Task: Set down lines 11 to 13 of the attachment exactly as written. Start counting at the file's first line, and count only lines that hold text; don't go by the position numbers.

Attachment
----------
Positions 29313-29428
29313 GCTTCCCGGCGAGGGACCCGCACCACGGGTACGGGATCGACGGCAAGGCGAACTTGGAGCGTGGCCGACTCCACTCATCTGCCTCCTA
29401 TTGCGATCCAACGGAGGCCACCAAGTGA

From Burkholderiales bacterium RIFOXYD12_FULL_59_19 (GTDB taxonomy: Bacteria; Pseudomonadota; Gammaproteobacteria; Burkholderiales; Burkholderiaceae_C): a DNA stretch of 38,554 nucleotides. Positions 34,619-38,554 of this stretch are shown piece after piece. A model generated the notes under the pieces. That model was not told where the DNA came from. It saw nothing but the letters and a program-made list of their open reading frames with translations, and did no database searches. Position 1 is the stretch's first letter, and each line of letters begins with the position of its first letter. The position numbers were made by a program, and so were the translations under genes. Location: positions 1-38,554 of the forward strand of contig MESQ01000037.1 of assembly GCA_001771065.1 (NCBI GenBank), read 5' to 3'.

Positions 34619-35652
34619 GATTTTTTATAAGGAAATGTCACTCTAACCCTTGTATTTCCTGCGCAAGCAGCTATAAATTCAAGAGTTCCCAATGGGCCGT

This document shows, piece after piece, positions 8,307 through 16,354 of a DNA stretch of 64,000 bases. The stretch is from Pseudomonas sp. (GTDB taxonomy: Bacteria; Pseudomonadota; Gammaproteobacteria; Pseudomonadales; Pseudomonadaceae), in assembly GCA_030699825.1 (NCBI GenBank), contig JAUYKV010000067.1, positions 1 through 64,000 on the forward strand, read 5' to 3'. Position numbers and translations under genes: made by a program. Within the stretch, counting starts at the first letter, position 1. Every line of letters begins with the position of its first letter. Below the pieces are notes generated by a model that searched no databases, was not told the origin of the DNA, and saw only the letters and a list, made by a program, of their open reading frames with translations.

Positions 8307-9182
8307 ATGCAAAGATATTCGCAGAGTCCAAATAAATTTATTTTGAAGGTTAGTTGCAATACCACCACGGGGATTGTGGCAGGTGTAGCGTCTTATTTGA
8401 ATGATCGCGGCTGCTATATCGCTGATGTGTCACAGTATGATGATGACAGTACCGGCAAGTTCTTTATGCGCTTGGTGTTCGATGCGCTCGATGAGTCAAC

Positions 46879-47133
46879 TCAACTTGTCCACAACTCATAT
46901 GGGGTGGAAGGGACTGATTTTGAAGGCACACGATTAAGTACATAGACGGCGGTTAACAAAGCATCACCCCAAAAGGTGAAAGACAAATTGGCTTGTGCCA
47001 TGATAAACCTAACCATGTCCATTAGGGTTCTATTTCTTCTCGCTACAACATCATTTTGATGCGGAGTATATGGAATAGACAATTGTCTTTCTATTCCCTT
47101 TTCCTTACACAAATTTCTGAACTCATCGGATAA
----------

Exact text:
Positions 46879-47133
46879 TCAACTTGTCCACAACTCATAT
46901 GGGGTGGAAGGGACTGATTTTGAAGGCACACGATTAAGTACATAGACGGCGGTTAACAAAGCATCACCCCAAAAGGTGAAAGACAAATTGGCTTGTGCCA